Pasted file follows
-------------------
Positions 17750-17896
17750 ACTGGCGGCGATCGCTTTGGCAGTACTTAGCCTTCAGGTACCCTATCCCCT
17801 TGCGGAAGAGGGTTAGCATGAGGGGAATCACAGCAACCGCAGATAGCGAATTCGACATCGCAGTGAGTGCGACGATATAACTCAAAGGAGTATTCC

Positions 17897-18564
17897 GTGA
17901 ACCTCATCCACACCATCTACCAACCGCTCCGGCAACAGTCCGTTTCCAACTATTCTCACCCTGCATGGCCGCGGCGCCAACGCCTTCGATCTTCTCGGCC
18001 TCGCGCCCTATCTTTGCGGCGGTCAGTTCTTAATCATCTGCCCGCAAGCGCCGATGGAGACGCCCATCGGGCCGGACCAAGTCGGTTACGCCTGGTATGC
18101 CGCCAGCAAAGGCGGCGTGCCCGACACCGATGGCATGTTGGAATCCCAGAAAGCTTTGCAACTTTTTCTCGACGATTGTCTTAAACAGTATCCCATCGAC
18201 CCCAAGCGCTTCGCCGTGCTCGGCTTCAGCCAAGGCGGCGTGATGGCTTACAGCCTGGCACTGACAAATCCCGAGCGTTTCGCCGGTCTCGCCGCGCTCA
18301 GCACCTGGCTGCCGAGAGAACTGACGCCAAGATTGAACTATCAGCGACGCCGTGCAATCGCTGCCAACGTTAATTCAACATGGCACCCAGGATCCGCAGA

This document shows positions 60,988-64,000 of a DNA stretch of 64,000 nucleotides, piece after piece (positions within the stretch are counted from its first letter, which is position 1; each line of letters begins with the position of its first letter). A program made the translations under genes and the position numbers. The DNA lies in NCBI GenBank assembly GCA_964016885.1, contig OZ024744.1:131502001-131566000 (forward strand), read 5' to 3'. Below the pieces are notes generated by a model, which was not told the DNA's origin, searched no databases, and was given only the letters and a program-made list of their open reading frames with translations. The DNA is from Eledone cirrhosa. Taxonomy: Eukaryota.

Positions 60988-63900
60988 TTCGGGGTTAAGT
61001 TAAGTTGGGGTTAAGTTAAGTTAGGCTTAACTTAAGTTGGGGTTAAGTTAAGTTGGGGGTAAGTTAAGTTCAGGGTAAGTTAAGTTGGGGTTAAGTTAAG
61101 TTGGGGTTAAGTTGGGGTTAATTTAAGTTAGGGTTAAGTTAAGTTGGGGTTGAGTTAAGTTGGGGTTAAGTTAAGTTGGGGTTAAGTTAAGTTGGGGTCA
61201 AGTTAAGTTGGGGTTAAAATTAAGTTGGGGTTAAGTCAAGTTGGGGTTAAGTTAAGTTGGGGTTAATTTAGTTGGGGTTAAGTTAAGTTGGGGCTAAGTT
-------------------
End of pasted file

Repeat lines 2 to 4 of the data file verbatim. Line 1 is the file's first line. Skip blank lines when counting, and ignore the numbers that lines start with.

17750 ACTGGCGGCGATCGCTTTGGCAGTACTTAGCCTTCAGGTACCCTATCCCCT
17801 TGCGGAAGAGGGTTAGCATGAGGGGAATCACAGCAACCGCAGATAGCGAATTCGACATCGCAGTGAGTGCGACGATATAACTCAAAGGAGTATTCC

Positions 17897-18564